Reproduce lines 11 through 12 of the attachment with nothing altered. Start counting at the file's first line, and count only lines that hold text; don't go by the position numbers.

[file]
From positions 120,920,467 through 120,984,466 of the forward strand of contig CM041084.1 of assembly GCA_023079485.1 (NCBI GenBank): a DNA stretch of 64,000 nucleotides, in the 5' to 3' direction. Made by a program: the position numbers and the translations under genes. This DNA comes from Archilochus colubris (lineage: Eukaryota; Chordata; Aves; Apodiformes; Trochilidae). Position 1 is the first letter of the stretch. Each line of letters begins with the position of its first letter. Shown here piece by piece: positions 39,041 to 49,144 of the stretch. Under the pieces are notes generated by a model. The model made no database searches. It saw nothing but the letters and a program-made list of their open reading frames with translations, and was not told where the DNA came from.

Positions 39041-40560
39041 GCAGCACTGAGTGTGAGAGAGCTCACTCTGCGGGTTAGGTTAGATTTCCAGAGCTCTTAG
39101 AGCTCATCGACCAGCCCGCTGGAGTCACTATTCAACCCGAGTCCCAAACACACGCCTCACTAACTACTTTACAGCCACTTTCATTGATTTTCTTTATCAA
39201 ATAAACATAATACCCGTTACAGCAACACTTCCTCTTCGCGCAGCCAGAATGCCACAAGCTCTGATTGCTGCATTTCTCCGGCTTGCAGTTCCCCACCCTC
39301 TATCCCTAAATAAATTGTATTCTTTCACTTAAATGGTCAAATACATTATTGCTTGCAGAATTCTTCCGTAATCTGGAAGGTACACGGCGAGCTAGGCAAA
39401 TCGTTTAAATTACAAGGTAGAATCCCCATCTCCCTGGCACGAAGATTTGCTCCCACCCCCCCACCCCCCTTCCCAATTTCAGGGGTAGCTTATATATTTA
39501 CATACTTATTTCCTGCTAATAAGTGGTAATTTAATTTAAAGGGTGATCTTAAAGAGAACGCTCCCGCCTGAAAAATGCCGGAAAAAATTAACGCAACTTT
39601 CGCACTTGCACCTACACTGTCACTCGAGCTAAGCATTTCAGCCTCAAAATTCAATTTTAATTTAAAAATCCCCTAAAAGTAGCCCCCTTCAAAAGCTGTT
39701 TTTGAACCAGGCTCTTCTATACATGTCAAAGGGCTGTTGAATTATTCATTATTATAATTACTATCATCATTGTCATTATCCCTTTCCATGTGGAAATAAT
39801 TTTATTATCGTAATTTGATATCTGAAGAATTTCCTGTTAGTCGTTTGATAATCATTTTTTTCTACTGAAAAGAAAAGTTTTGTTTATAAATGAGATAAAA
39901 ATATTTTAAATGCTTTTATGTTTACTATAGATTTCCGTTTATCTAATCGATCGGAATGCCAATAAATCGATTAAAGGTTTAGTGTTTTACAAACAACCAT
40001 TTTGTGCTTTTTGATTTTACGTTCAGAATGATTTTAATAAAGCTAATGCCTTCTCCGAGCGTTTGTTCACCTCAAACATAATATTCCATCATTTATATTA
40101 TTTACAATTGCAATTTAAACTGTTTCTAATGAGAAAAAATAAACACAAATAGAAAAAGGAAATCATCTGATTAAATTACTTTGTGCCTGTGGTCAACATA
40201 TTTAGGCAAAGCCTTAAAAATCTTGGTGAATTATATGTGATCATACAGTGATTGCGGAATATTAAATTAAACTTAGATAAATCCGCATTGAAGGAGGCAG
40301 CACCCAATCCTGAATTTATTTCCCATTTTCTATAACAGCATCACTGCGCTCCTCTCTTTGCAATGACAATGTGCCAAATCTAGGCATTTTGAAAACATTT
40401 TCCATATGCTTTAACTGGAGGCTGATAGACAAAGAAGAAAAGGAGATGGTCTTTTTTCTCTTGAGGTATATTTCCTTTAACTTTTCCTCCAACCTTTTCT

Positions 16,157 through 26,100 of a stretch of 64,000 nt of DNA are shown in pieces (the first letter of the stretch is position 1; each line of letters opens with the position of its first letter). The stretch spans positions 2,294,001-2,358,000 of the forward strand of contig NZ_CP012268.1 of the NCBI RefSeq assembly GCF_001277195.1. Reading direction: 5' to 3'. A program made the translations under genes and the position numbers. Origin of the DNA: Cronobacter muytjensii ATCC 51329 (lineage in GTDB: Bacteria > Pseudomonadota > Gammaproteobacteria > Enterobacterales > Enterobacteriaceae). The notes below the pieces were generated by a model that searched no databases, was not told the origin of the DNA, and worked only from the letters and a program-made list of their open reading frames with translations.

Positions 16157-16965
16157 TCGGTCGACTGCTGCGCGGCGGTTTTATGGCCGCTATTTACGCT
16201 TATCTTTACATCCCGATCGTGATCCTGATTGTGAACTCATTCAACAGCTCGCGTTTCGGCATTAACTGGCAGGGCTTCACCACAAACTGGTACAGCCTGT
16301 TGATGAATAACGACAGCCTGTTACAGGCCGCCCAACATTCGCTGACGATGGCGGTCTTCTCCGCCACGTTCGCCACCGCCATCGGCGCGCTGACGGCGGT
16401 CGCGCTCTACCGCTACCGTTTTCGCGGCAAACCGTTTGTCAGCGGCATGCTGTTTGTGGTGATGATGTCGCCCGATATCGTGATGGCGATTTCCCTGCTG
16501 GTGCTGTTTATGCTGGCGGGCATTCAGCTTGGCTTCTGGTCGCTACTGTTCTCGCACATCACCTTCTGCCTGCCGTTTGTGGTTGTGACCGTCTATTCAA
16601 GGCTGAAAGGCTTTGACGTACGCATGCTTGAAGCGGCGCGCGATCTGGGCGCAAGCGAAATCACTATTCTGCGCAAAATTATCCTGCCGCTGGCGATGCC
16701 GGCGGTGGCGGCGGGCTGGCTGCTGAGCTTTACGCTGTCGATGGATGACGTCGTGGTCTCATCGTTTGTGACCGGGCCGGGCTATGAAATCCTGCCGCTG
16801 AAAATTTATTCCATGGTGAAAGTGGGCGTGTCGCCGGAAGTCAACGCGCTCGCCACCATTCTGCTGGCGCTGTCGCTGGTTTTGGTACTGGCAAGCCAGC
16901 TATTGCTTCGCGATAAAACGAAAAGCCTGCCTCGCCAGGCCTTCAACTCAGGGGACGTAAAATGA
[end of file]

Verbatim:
39801 TTTATTATCGTAATTTGATATCTGAAGAATTTCCTGTTAGTCGTTTGATAATCATTTTTTTCTACTGAAAAGAAAAGTTTTGTTTATAAATGAGATAAAA
39901 ATATTTTAAATGCTTTTATGTTTACTATAGATTTCCGTTTATCTAATCGATCGGAATGCCAATAAATCGATTAAAGGTTTAGTGTTTTACAAACAACCAT